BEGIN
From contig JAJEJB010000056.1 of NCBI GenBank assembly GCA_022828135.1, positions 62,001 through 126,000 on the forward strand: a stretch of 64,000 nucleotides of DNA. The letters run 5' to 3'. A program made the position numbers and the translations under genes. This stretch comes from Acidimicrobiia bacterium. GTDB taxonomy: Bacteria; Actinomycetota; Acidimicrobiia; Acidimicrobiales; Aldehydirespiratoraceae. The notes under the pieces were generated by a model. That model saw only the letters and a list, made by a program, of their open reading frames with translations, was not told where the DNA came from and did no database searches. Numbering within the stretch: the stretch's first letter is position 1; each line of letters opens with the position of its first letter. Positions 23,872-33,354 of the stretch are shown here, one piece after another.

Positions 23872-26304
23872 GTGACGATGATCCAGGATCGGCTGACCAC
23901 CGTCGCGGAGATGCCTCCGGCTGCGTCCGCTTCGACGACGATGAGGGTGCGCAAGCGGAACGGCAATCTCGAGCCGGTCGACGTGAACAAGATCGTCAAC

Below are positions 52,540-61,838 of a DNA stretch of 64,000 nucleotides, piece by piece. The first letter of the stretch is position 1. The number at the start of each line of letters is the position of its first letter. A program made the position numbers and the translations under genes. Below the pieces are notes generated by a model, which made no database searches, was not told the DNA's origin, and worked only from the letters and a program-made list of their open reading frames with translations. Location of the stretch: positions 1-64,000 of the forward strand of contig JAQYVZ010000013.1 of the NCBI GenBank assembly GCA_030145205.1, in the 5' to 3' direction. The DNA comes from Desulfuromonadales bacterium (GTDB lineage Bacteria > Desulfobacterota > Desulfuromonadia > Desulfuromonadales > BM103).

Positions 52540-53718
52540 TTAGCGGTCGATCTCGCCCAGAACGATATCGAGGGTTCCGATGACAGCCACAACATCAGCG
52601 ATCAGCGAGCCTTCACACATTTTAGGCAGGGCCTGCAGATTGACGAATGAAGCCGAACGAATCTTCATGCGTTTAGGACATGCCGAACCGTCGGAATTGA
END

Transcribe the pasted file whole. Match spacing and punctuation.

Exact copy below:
From contig JAJEJB010000056.1 of NCBI GenBank assembly GCA_022828135.1, positions 62,001 through 126,000 on the forward strand: a stretch of 64,000 nucleotides of DNA. The letters run 5' to 3'. A program made the position numbers and the translations under genes. This stretch comes from Acidimicrobiia bacterium. GTDB taxonomy: Bacteria; Actinomycetota; Acidimicrobiia; Acidimicrobiales; Aldehydirespiratoraceae. The notes under the pieces were generated by a model. That model saw only the letters and a list, made by a program, of their open reading frames with translations, was not told where the DNA came from and did no database searches. Numbering within the stretch: the stretch's first letter is position 1; each line of letters opens with the position of its first letter. Positions 23,872-33,354 of the stretch are shown here, one piece after another.

Positions 23872-26304
23872 GTGACGATGATCCAGGATCGGCTGACCAC
23901 CGTCGCGGAGATGCCTCCGGCTGCGTCCGCTTCGACGACGATGAGGGTGCGCAAGCGGAACGGCAATCTCGAGCCGGTCGACGTGAACAAGATCGTCAAC

Below are positions 52,540-61,838 of a DNA stretch of 64,000 nucleotides, piece by piece. The first letter of the stretch is position 1. The number at the start of each line of letters is the position of its first letter. A program made the position numbers and the translations under genes. Below the pieces are notes generated by a model, which made no database searches, was not told the DNA's origin, and worked only from the letters and a program-made list of their open reading frames with translations. Location of the stretch: positions 1-64,000 of the forward strand of contig JAQYVZ010000013.1 of the NCBI GenBank assembly GCA_030145205.1, in the 5' to 3' direction. The DNA comes from Desulfuromonadales bacterium (GTDB lineage Bacteria > Desulfobacterota > Desulfuromonadia > Desulfuromonadales > BM103).

Positions 52540-53718
52540 TTAGCGGTCGATCTCGCCCAGAACGATATCGAGGGTTCCGATGACAGCCACAACATCAGCG
52601 ATCAGCGAGCCTTCACACATTTTAGGCAGGGCCTGCAGATTGACGAATGAAGCCGAACGAATCTTCATGCGTTTAGGACATGCCGAACCGTCGGAATTGA